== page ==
Places of medical learning like the King Edwards Medical College used to be, in times not far distant, not just the pride of Pakistan but the pride of the sub-continent. Go atop the Eye Block in Lahore’s Mayo Hospital and look at the surrounding grounds and you will get an idea, perhaps a hazy one, that empire-building is no easy task. It doesn’t come just like that.
What do we have to show for ourselves? The British were around here for only 98 years, in the areas now constituting the Islamic Republic, 1849-1947. On the pages of history we have been around for 65 years. In their 98 years the British created so much. What have we done in the span of time at our disposal?
Go to Mayo Hospital, or Services Hospital for that matter, and see how young doctors live. Constables of the Punjab Police have comparable living quarters. If we want to keep our doctors this way, fine. But then let’s give a slight break to all our talk of Islam and a welfare state. Yes, doctors should not go on strike. Never. It would also help if they are not driven to desperate measures. But a word of caution: on no account must young doctors earn the reputation for hooliganism lawyers have so ably done.
The British laid the groundwork of empire by building institutions. We can’t build decent flyovers. They come down in two years and then we feel not the slightest compunction in declaring with solemn countenance that the fault was of the dumper which hit one of the pillars – no doubt the first such explanation in the history of construction.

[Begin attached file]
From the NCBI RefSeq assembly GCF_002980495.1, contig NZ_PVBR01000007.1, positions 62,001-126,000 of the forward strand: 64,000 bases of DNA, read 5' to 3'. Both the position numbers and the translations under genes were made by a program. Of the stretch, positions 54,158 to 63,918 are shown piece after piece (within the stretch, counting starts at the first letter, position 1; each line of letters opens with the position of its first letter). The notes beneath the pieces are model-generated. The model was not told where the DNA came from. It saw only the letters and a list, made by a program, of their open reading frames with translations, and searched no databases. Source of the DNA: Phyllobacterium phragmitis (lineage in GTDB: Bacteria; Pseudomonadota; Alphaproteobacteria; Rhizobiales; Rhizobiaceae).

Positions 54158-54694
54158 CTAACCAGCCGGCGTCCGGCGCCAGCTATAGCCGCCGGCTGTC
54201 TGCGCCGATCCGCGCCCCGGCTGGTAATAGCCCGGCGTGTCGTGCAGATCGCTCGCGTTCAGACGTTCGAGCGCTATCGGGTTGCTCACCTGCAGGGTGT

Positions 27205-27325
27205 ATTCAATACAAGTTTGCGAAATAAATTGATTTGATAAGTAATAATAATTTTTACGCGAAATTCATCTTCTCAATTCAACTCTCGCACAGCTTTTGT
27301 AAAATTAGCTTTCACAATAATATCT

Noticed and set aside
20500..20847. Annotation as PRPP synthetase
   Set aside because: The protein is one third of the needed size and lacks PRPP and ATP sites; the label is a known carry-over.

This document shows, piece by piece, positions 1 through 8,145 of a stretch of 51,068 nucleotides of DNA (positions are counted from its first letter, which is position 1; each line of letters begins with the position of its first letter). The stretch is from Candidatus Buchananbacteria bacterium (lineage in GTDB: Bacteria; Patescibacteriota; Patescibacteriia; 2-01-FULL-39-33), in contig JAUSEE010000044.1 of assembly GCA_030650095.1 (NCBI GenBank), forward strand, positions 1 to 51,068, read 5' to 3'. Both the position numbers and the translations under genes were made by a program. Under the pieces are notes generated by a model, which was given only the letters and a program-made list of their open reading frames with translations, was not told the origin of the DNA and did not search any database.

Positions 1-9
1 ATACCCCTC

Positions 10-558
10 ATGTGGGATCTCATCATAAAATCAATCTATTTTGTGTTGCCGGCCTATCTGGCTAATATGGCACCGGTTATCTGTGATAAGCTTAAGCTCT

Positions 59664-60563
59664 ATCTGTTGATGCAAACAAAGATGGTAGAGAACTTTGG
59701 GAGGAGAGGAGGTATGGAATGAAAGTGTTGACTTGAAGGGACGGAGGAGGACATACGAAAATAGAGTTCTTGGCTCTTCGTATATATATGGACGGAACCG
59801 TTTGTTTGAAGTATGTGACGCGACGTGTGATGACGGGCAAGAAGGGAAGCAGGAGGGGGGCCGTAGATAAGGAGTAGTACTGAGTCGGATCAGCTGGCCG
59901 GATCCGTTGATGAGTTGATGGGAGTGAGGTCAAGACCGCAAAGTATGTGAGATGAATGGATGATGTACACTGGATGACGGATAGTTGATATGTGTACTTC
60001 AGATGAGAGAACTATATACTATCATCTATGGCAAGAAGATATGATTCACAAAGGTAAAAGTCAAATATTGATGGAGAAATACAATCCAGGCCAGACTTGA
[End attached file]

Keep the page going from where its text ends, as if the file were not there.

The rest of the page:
Ah, but we are told, the financial cost of a service structure for doctors would be unbearable. Hand it to the ossified bureaucracy for muddying the issue so skillfully, and to the media for being so easily misled. Let us not talk of the money blown in fancy schemes over the past four years. Take just two projects: the Kalma Chowk flyover and the widening of the Canal Bank Road with its hideous iron railing (whose idea was that?). The money blown on these schemes would have been more than enough, with change left over, to meet all the demands of the YDA. But this would have required grace and understanding.
Our grim fate then: condemned to the politics of ad-hoc decision-making. So let us leave it at this. There will be more of the same, the same self-congratulatory oratory. The piquancy of Punjabi is often untranslatable. Aanian-janian – comings and goings – how does one catch the pithy flavor of this phrase? More of the same as the political cycle begins to revolve faster and we move into election season – provided of course all other things remain the same.
Tailpiece: The political class, with no small help from the judiciary, has been tempting 111 Brigade for some time now. But it is a measure of the new-found maturity of our Knights Templar, otherwise known as the corps commanders, that they are resisting this temptation. Or they are mindful of the new necessities and the unfavorable environment for what used to be their favorite pastime, the occasional coup d’etat. In times past, considering all the shenanigans going on, 111 Brigade would have moved by now, to sow the seeds of more disasters in the future. But that it is holding its horses is the one good thing in a situation getting more hilarious by the day: a new furor over the resumption of Nato supplies, the holy warriors of the right crying murder and the government ineffectual as ever. But if somehow we manage elections even in this fraught climate – this may well be the miracle we have long awaited.
(The writer is a Member of the National Assembly of Pakistan and a veteran columnist. This article was first published in the Pakistani newspaper The News on July 6, 2012.)